It is fourteen years since Bulindi Chimpanzee and Community Project (BCCP) first conducted research on the primate communities in the Budongo-Bugoma Forest corridor in Hoima District. This informed on the level to which cutting of trees to open land for agriculture was taking a toll on the wildlife in the forests of Uganda. With human invasion of the forests the project sought to get the community to co-exist harmoniously with nature.
Peering through the tree branches of this patch of private forest managed by Anthony Byabazaire are the earnest faces of a couple of chimpanzees that are brave enough to face us. Anthony will not permit cutting trees in the forest reserve adjacent to his homestead. “I live happily with these chimps”, he says. “We share fruits like ‘fene’, mangos and guava and I have refused anyone to cut these trees,” Anthony adds. He also states that he and his community of conservationists continuously plant trees to fill out the bare patches of the forest to try and regain as much forest cover as possible. This ensures that the chimpanzees have a home and reduces instances of skirmishes between they and the animals.
USAID’s Uganda Biodiversity Fund Activity has eased the efforts of organisations like BCCP to reinforce better conservation practices by not only providing funds and tree seedlings to restore degraded areas, but information on the love and care of chimpanzees, and all plant and wildlife of the Budongo and Bugoma forests. Furthermore, community outreach has improved and is taking on a life of its own, employing people from the community and changing the attitudes of the residents in these areas.
Immaculate Kiiza Bagonza is one of twenty-three women, who concerned about the incidences of chimpanzee attacks and retaliatory killings of chimpanzees by humans, formed the Wagaisa Women’s Chimpanzee Conservation Group in 2017. The group got a fifteen-million-shilling soft loan to facilitate group members to conduct restoration and conservation work critical to chimpanzee habitats and engage in alternative livelihoods.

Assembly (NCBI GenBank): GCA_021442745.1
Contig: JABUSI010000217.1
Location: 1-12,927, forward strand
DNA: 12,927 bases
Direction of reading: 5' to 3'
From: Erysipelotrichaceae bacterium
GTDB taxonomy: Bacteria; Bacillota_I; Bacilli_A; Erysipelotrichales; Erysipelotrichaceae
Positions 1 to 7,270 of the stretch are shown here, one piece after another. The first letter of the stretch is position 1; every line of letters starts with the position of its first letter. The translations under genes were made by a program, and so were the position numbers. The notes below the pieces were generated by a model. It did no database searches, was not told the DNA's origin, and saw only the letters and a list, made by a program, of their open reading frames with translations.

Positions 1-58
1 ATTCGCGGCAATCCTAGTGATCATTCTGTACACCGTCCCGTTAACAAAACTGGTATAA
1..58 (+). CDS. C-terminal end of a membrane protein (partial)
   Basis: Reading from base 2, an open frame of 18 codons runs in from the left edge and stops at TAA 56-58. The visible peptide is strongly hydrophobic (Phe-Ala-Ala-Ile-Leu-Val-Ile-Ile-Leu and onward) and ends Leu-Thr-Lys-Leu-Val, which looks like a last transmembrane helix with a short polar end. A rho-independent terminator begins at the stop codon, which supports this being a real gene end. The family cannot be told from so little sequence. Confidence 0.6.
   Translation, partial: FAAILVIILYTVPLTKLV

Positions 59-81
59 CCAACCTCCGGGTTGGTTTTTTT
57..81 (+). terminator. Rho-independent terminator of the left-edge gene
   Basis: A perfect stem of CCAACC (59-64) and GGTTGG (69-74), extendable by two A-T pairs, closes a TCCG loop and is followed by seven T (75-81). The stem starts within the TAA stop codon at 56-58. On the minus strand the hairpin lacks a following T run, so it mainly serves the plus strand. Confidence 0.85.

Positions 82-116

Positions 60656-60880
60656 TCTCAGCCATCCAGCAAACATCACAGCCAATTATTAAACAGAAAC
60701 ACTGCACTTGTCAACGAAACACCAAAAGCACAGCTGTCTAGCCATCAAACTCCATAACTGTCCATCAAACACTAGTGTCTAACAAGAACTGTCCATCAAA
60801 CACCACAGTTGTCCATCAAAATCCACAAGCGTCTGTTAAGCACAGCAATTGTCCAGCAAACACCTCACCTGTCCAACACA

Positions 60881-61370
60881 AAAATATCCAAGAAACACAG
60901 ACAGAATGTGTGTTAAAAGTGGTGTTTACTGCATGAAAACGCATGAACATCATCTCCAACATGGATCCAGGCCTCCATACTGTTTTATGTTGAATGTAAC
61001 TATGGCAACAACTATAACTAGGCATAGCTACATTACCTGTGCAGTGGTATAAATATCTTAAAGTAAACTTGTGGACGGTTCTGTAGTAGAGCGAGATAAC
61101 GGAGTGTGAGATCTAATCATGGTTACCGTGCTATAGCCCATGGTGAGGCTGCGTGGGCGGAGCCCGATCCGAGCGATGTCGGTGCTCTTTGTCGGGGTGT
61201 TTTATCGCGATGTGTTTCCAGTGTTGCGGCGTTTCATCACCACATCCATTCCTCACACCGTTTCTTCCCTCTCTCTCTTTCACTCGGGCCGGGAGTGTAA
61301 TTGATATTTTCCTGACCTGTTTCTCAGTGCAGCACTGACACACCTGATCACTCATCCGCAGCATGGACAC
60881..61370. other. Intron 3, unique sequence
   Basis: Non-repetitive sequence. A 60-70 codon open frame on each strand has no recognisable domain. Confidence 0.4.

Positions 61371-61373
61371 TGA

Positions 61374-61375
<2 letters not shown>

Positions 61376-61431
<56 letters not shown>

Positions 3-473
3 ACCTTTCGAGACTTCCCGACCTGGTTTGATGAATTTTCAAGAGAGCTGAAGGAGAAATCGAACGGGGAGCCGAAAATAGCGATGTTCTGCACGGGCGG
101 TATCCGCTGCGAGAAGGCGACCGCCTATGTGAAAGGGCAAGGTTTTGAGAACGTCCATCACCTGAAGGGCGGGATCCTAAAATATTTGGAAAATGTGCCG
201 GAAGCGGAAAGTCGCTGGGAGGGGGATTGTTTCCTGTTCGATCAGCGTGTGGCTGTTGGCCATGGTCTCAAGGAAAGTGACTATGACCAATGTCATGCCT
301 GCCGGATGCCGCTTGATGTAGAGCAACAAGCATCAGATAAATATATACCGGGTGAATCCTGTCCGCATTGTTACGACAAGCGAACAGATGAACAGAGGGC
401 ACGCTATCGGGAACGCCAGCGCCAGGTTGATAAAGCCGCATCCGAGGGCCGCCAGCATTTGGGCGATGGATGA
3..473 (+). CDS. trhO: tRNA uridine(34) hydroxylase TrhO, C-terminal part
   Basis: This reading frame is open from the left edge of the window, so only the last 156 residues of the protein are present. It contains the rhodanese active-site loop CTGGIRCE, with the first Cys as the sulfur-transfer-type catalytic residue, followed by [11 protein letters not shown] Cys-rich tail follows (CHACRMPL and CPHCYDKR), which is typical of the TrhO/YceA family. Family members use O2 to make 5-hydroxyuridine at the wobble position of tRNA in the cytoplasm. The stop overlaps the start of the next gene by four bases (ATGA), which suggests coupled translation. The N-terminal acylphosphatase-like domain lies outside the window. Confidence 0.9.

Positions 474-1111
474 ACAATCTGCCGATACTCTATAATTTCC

The consequences of attacks by the chimpanzees encouraged community members to engage in alternative sustainable enterprises to reduce pressure on the remaining chimpanzee habitat between Budongo and Bugoma forests and mitigate disruption to the chimpanzee gene flow.
Bagonza for instance, began poultry farming and in the past year she has grown a coop of over one hundred layer-chickens which income, the mother of five says has enabled her to support her family.
All the twenty-three group members have each accessed a loan from the group and are currently engaged in more environmentally friendly enterprises, such as leasing land outside the forest to plant alternative crops like coffee, producing sustainable timber woodlots, and making energy-saving stoves, to name a few. Despite the Covid-19 pandemic which has adversely affected the enterprises all the women are paying back their loans.
There is optimism, Bagonza said, that one day the community shall be able to successfully restore the degraded forest and “to live with the chimpanzees in peace.”